Rain-interrupted debut for new experimental hard tyre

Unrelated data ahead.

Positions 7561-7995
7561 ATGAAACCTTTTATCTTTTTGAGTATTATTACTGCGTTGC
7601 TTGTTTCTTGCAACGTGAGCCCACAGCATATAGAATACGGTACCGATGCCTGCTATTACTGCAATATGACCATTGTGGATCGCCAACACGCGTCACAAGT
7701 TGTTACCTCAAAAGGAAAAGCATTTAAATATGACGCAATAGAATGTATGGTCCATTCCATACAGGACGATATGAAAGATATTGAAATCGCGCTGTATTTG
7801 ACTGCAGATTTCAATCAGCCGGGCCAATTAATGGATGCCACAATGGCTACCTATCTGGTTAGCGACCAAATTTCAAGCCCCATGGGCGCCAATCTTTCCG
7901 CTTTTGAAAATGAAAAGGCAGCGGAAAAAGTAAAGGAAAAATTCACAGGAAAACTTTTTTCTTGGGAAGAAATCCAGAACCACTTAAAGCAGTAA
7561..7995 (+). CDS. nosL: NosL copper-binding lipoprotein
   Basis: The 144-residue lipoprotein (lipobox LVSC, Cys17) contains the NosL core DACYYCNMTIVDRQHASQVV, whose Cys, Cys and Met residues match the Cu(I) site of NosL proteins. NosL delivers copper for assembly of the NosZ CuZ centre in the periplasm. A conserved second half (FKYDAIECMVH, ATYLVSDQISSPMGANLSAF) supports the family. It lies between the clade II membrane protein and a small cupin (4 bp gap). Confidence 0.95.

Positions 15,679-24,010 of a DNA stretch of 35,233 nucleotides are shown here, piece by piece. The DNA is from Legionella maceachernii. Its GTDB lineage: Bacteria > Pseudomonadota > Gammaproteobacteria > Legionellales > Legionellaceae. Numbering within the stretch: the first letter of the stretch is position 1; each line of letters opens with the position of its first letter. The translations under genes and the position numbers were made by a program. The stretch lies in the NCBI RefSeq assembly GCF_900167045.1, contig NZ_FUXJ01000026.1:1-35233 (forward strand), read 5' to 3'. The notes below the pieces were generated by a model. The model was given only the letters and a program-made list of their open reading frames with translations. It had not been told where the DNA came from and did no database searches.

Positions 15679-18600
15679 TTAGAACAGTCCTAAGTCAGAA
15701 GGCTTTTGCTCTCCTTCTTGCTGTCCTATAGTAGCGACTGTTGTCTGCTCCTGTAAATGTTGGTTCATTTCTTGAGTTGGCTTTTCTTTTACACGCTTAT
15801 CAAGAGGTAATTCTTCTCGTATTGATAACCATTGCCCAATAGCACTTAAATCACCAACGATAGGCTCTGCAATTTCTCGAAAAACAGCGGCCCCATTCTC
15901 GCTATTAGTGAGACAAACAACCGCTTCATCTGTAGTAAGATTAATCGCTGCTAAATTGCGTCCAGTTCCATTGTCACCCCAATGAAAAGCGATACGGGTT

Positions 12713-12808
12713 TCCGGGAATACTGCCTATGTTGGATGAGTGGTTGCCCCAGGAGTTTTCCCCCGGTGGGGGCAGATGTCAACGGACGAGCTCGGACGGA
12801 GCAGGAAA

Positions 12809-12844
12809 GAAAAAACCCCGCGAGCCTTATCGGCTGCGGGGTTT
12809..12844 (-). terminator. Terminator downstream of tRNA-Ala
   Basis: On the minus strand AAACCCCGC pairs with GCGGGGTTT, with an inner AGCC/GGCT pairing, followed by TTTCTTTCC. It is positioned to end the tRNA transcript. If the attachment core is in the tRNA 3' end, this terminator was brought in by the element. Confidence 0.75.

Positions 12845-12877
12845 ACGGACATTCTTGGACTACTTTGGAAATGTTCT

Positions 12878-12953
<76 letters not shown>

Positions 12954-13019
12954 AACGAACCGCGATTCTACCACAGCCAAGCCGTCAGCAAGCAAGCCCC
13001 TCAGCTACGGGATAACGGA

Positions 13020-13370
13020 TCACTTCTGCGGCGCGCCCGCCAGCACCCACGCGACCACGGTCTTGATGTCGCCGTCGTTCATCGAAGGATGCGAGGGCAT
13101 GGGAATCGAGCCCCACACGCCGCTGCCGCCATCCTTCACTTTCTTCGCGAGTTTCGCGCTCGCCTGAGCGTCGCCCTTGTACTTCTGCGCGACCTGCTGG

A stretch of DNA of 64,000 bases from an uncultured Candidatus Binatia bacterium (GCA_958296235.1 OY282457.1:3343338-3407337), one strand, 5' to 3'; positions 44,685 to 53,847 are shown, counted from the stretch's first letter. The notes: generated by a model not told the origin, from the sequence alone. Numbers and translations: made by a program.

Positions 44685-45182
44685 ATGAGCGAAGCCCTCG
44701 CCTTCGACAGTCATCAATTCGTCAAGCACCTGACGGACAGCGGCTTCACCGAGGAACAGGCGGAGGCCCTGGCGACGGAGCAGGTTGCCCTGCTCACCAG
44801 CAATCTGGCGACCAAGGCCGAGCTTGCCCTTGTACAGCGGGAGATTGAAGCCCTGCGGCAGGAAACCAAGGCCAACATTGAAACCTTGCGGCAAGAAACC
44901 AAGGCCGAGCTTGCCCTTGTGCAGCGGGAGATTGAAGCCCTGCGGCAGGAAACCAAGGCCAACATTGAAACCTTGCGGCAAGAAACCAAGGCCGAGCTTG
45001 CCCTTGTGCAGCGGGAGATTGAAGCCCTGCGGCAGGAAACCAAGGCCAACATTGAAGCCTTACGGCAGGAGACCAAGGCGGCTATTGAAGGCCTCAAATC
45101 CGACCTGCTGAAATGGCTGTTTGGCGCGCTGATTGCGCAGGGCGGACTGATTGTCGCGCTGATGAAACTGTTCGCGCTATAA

Just two weeks after rain interrupted free practice at Silverstone, there were showers once again at Hockenheim for the first two free practice sessions at the German Grand Prix. This time however there was some dry running in the morning, enabling the teams to gather very limited information about the new experimental hard compound tyre, which was tested in free practice along with the usual allocation of 11 slick tyres for the weekend. The compounds nominated for the German Grand Prix are the P Zero White medium and P Zero Yellow soft. The experimental hard tyres are returned this evening, meaning that the teams will not be able run on them for the rest of the weekend. The intermittent showers during free practice one meant that teams were often restricted to 10-minute runs, before the changing conditions made it too complex to properly evaluate tyres and parts. The teams tried the experimental hard and the medium slick tyres in the morning, while the two Sauber drivers, as well as McLaren’s Lewis Hamilton, also ran on the Cinturato Green intermediate. The fastest time of the morning was set by McLaren driver Jenson Button, who established a benchmark of 1m16.595s on the medium tyre at the very beginning of the session, when the track was dry. He beat Hamilton in the runner-up spot by half a second, who set his time when the track dried out at the end of the session on an identical tyre. The teams had planned to run on the soft tyre in the afternoon, in conditions that should theoretically be closer matched to the race, but then the rain fell even harder. This meant that the majority of drivers did not venture out until the last hour of the hour and a half session in order to avoid the worst of the standing water, running on the Cinturato Blue full wet tyre. As the track dried, the drivers progressively moved onto the intermediate tyre, with Mercedes driver Nico Rosberg the first to make the switch and immediately going quickest. More rain fell in the last half hour, meaning that nobody got the chance to run on the slicks in the afternoon. With conditions never drying out fully, Williams driver Pastor Maldonado set the fastest time of 1m27.476s in free practice two on the intermediate tyre: more than 10 seconds slower than Button’s time in the morning. The session was red-flagged with five minutes to go after Michael Schumacher went off in his Mercedes. Conditions are expected still to be wet for qualifying tomorrow but the race on Sunday should be held in dry conditions, meaning that many drivers could be heading into the grand prix with very little dry running behind them at Hockenheim – particularly on the soft tyre. Pirelli’s motorsport director Paul Hembery commented: “After the British Grand Prix, most people had seen enough rain but it was back! This morning was a very different situation to Silverstone though, with the track drying up rapidly between showers – it was not quite wet enough for the intermediate tyre – and there was some dry running as well. The afternoon was much wetter, but this very wide range of conditions allowed teams to assess the crossover point between slicks, intermediates and wets, which could be vital information for qualifying in particular. We have never competed at Hockenheim in Formula One before, so it was important to try and gain as much information as possible – particularly because we had three slick compounds running today for the first time this year. The variable conditions meant that the drivers were not able to draw many firm conclusions about the experimental tyre, but with more changeable weather expected tomorrow, this was far from being a wasted day in terms of information gathered". Pirelli numbers of the day: Sets used overall: New Hard 34 Medium 24 Soft 0 Intermediate 25 Wet 24 Highest number of laps per compound: New Hard 22 Medium 30 Soft 0 Intermediate 18 Wet 15 Longest runs per compound: New Hard 12 (Vergne) Medium 11 (Vettel) Soft 0 Intermediate 14 (Webber) Wet 12 (Vergne) Pirelli fact of the day: So far this year, there have been fewer and faster pit stops compared to Pirelli’s first season in Formula One. The number of pit stops has increased only at one grand prix, and that was due to the rain and subsequent drying track in Malaysia. At more than half of the first nine grands prix this year, the drivers made one stop less on average than they had in 2011. In total there were 560 pit stops in the first nine races of 2011, compared to 466 in the first nine races this year – despite the fact that the P Zero compounds (apart from the supersoft) have all got generally softer. When it comes to total time spent in the pits, the teams have improved in five races. This year, the fastest pit stops were quicker by an average of 0.688s on eight occasions.